I was recently in Austria where I delivered a lecture in Graz during Graz Design Month.
The thing most striking about traveling in Central Europe is the sense of the past preserved. The cities of the former Austro-Hungarian Empire survived WWII better than their German counterparts, having been at the outer range of the RAF/Eighth Air Force sorties. Consequently, the old blends in with the new quite well. In fact, the Art Museum in Graz is a hybrid of combined buildings.
One can’t help but appreciate the public transit systems. In the towns, tramcars are everywhere. Between cities and suburbs a system of light rail is an available alternative to car ownership. My Prague friends have not owned a car since 2003. Although their children might lament the fact, the family is still able to get around.
The rail system in Austria is a wonder, quietly efficient in a way unknown in America for more than a century. It is easy to make reservations online, with the site being accessible in both German and English. Most of the trains are powered by electricity. The trains not only run silently, but also on time.
The street graphics in Vienna run the gamut from expensive corporately produced posters to every sort of graffiti imaginable. Much of the street art is the usual teen tagging, colorful and expressive, but some, like this stenciled mirrored figure, speak with mute eloquence of the frustration with officialdom.
The Viennese skyline is impressive. 18th century apartments mix with post-war construction. The steeples of churches, both orthodox and roman, dot the horizon. There are mosques, too. It was not possible to see the Riesenrad or large Ferris wheel made famous in 1949’s The Third Man from the roof of my friend’s apartment, but the telecommunications tower, now relegated to sending radiowaves, was prominent.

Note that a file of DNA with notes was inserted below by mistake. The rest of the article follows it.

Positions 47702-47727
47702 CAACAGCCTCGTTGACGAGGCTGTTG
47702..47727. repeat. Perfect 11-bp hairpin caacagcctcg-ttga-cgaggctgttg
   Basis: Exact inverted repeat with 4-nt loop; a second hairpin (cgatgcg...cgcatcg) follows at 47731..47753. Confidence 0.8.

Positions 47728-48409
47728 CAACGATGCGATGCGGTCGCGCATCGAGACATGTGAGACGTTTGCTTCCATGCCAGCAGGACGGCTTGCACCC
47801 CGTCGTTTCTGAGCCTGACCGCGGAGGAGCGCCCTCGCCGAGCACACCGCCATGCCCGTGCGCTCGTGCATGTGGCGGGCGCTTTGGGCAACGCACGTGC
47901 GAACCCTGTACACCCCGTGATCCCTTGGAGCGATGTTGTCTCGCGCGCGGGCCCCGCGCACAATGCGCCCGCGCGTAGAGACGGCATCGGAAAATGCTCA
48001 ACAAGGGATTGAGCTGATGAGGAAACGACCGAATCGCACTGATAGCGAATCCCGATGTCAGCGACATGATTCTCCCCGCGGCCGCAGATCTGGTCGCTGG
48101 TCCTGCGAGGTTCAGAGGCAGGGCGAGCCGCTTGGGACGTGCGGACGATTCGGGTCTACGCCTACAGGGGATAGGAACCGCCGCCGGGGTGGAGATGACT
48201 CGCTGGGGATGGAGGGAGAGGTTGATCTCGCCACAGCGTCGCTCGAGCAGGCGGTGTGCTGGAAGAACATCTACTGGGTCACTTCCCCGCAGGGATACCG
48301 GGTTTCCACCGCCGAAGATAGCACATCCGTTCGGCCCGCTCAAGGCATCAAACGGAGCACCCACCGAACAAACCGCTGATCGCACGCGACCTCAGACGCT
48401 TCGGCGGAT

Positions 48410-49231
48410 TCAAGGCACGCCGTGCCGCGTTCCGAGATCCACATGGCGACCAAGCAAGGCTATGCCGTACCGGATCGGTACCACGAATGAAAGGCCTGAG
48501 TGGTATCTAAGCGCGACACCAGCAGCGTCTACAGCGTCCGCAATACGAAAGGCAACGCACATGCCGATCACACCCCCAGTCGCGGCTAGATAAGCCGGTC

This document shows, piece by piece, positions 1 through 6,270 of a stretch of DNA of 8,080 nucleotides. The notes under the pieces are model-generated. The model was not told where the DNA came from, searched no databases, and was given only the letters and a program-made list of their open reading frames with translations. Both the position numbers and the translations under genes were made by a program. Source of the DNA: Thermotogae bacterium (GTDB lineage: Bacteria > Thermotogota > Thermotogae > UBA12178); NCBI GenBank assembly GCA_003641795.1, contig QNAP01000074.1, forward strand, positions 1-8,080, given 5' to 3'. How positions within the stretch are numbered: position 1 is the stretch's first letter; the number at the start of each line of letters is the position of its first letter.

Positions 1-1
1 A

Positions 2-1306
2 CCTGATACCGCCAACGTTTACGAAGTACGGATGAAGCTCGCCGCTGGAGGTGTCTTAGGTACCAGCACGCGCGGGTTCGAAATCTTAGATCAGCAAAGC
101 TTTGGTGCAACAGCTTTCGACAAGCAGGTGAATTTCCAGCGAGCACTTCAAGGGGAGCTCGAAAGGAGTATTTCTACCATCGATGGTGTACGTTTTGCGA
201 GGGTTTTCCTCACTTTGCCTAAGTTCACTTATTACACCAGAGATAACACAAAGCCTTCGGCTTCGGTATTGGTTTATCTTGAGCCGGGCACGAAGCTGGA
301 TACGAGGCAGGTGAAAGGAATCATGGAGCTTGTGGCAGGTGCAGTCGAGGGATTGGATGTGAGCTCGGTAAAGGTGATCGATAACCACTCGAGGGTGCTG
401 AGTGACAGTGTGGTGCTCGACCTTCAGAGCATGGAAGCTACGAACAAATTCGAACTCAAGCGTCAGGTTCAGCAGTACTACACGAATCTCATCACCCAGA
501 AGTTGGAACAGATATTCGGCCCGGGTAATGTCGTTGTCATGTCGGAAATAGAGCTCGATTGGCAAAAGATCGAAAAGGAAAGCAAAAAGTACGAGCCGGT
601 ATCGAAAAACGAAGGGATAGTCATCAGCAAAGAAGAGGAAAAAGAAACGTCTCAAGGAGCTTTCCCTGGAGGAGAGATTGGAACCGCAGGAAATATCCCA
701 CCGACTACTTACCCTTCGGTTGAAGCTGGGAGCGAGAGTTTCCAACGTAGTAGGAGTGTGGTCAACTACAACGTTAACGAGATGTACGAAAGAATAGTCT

Everywhere street-level vending machines have been incorporated into building facades. Recycling bins are conveniently located on street corners, and the streets are preternaturally clean. Even the fireplugs make one aware of being in a foreign place. This example of iron railing by Otto Wagner is like what can be found running for kilometers along the Danube through the city’s center.
The trappings of empire are easily found. Prince Eugen, victor over the Turks at the Battle of Zenta in 1697, built the Belvedere Palace in the 18th century. Now a very popular Klimt museum and formal garden, it is walking distance from my friends’ flat in Kolbgasse.
Also within easy walking range is one of the remaining “Flakturms” or famous antiaircraft batteries erected by the Luftwaffe. These awesome concrete structures formerly housed searchlights and antiaircraft cannons. Two of them currently serve as alternate art sites for work by James Turrell and Jenny Holzer.
The Leopold Museum featured numerous pieces from the turn of the 20th century when the Wiener Werkstatte and its famous practitioners, Koloman Mosher and Josef Hoffmann, were active. Icons of 20th century furniture design, like Hoffmann’s “machine for sitting” were prominently displayed.
Not far away, at the Museum of the Vienna Sessession, Gustav Klimt’s lovely Beethoven Frieze is on permanent loan from the Belevedere. The basement room where the frieze is displayed, feeling more like a chapel than museum, was filled with students dutifully sketching. Amazingly, Klimt, Wagner, and Egon Schiele all died in the terrible Spanish Flu year of 1918.
And what trip to Vienna would be complete without a visit to Sigmund Freud’s former abode at 19 Bergstrasse? The museum has a bookshop, library, collection of artworks, and several rooms of artifacts and reproductions, including Dr. Freud’s original doorplate.
In 1910 Vienna was the fourth most populous city on earth. Today, its population has declined a little from its pre-WWI peak, but it has lost none of the charm, elegance, or design of its fin de siècle imperial days.
David Stairs is the founding editor of Design-Altruism-Project
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